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Pastor Scott L. Harris
Grace Bible Church, NY
December 31, 2023
Resolved to End Well – Selected Scriptures
I put the following sayings on the church sign out front this week: TIME MOVES FAST, IT WILL FLEE – SAY GOODBYE TO 2023. NEW YEAR COMING, ITS AT THE DOOR, SO HELLO TO 2024.
Since today is the last day of the year, I thought it would be good to reflect a bit on the passing of time in order to make the most of the present and prepare for the future. Every twenty-four hours our calendars change from one day to the next at midnight, but that is so routine that little thought is given to it. When 365 of those days pass by and December 31 becomes January 1, we recognize that a significant amount of time has passed by resulting in most people becoming more reflective in general demonstrated by all of the “year in review” articles written. That can and should be a good thing.
I trust that you recognize that time is both precious and fleeting. Everyone gets the same amount of it each day, but what is done with it varies significantly. You can use time wisely by progressing toward good and proper goals. Or time can be used foolishly wasted on things of little or no value. You can be efficient and effective in your use of time, but you cannot save it or store it for it will pass by regardless of what you do. Paul encourages us in Ephesians 5:16 to make the most of our time, because the days are evil. Moses encourages us to be mindful of time in Psalm 90:12 telling us to number our days that we might present to God a heart of wisdom.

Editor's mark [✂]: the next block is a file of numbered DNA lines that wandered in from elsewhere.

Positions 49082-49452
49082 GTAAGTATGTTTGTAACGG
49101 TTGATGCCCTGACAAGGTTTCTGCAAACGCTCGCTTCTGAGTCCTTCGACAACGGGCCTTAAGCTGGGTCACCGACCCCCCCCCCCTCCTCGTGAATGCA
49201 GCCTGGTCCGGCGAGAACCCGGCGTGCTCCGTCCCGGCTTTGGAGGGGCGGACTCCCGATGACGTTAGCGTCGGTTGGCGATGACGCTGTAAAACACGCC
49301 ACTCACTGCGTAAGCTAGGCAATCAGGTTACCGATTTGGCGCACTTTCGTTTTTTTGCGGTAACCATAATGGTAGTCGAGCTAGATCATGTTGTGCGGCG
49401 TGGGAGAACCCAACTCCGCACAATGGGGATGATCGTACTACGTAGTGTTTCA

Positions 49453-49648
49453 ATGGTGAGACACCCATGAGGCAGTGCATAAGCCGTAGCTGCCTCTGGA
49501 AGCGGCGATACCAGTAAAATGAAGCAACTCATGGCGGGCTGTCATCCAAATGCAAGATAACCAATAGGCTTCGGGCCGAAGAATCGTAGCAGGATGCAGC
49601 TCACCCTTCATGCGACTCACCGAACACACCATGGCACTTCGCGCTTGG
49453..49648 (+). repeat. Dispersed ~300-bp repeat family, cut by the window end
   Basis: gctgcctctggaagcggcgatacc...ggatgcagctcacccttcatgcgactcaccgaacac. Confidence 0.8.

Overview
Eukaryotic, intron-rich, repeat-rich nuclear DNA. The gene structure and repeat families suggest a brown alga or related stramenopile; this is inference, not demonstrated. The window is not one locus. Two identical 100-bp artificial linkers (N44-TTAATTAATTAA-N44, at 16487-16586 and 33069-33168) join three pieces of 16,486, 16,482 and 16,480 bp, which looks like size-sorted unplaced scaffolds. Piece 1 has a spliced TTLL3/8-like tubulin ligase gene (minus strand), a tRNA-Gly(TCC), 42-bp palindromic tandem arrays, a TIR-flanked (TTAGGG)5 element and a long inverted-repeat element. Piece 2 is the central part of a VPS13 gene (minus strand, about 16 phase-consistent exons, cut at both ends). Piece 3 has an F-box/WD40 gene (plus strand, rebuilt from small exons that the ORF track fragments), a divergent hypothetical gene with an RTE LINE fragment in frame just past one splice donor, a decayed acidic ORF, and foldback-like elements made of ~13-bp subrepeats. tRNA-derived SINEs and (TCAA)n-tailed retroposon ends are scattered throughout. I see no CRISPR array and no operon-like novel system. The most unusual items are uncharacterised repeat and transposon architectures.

Foolish people do not use time wisely nor do they learn the lessons from how they have spent it. They tend to keep their thoughts shallow when evaluating the passing year and will judge it as either good or bad in relationship to getting what they desired and therefore are either happy or sad to see it end. They do not think deeply about what could have been or should have been but only what has been. And while the lessons were there and available, little was learned. The foolish prefer to forget the past and take on the new year as a clean slate to write a new chapter of life. And while every day is an opportunity to make changes for the better, if what has been written on the slate in the past is not properly dealt with, then it is not clean and it will hinder the effort to write something new on it in the present. As time progresses, daydreams about a wonderful future become nightmares of lost opportunity and tragic consequences.